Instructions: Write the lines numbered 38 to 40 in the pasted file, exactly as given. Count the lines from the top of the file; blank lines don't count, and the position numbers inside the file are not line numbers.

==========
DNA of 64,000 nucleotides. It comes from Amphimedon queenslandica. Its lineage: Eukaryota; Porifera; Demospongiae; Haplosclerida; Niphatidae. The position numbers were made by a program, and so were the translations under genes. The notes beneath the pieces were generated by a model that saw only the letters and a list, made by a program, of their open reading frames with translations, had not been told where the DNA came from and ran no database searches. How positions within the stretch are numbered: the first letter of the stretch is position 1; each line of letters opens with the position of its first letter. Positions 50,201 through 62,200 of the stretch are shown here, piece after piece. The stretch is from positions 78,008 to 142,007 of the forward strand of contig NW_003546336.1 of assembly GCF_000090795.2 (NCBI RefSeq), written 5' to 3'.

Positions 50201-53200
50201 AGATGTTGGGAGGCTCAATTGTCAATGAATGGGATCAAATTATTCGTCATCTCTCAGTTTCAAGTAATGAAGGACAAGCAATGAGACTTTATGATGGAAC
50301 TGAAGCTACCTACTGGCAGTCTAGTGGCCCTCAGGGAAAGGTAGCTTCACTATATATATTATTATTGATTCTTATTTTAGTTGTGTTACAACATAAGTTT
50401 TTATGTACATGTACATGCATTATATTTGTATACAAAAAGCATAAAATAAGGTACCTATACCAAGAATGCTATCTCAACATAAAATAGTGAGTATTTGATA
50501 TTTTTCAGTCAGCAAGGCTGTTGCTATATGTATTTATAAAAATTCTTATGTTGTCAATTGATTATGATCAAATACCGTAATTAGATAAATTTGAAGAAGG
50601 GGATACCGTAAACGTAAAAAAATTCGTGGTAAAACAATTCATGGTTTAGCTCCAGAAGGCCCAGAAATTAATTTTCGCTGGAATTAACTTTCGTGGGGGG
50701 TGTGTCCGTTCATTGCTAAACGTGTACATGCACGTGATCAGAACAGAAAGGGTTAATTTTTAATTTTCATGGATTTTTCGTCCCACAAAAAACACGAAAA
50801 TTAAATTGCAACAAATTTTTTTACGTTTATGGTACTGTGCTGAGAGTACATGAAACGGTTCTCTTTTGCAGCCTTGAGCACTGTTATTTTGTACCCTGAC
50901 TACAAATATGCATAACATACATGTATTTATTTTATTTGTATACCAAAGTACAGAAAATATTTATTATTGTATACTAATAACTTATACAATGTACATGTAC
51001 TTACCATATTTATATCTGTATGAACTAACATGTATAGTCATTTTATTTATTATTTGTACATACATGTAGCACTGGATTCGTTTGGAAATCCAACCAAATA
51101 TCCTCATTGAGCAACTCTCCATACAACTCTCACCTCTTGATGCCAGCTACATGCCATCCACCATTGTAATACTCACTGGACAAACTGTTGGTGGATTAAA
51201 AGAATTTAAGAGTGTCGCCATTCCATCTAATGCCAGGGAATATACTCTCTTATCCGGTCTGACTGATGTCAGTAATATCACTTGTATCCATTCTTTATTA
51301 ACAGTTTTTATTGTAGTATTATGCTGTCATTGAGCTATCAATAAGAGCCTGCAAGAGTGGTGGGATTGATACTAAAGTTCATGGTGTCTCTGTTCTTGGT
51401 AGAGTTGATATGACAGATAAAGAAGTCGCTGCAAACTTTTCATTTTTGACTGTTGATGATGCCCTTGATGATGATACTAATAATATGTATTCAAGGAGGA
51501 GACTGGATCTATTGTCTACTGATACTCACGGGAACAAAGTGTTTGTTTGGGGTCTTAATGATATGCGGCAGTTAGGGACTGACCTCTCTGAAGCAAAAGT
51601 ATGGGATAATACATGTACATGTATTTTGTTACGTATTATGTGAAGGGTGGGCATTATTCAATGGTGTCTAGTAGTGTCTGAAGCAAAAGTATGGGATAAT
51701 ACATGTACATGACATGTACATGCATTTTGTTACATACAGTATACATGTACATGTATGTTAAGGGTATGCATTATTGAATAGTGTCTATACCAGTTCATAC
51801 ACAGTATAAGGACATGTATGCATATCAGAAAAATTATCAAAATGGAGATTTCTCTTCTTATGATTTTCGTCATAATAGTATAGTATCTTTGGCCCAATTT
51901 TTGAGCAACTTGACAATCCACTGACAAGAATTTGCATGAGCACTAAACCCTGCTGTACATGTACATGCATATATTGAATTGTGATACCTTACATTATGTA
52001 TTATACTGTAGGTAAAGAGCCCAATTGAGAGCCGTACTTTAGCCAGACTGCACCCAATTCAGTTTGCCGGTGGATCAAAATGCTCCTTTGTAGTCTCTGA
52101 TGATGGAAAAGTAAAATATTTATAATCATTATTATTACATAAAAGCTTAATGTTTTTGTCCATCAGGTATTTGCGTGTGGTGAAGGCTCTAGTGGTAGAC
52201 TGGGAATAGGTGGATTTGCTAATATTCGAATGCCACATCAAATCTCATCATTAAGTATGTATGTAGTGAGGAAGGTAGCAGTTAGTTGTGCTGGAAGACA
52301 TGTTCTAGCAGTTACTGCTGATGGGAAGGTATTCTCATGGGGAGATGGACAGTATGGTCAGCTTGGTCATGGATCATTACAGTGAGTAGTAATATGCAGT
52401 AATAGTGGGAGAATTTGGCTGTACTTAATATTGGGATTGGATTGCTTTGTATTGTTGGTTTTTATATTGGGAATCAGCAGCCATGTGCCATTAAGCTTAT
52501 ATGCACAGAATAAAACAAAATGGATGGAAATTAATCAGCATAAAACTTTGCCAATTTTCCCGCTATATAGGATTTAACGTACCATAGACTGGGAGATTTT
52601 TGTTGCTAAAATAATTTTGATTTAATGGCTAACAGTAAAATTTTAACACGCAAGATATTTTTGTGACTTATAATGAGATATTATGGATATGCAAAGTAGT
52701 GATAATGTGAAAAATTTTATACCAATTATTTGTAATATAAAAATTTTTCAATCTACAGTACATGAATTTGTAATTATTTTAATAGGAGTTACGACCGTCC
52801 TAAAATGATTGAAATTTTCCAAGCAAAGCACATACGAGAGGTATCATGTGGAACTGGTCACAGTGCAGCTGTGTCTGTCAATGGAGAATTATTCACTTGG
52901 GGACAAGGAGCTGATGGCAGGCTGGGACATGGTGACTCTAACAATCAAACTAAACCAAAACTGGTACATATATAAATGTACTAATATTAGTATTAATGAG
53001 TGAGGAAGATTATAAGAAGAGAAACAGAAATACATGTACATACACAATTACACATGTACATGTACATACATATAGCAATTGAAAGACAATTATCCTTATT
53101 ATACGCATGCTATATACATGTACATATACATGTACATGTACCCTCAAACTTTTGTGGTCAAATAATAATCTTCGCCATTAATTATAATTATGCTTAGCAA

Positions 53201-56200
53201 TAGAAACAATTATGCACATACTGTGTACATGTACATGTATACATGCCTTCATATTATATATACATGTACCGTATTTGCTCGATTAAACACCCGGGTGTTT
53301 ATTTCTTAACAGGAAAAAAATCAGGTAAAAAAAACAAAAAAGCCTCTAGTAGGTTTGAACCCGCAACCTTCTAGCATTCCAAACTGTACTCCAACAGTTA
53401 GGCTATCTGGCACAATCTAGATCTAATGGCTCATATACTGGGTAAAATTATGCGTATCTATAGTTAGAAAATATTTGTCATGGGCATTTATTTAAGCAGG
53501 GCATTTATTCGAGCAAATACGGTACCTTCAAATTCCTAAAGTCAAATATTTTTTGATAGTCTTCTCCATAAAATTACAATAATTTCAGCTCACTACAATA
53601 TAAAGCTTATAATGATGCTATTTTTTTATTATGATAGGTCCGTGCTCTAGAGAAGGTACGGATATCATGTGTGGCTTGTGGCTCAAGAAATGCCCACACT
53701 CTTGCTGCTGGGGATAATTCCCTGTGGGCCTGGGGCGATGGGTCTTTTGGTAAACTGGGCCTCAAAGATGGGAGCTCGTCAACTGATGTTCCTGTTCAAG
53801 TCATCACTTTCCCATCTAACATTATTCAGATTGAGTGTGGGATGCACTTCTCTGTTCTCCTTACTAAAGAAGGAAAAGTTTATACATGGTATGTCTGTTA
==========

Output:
53601 TAAAGCTTATAATGATGCTATTTTTTTATTATGATAGGTCCGTGCTCTAGAGAAGGTACGGATATCATGTGTGGCTTGTGGCTCAAGAAATGCCCACACT
53701 CTTGCTGCTGGGGATAATTCCCTGTGGGCCTGGGGCGATGGGTCTTTTGGTAAACTGGGCCTCAAAGATGGGAGCTCGTCAACTGATGTTCCTGTTCAAG
53801 TCATCACTTTCCCATCTAACATTATTCAGATTGAGTGTGGGATGCACTTCTCTGTTCTCCTTACTAAAGAAGGAAAAGTTTATACATGGTATGTCTGTTA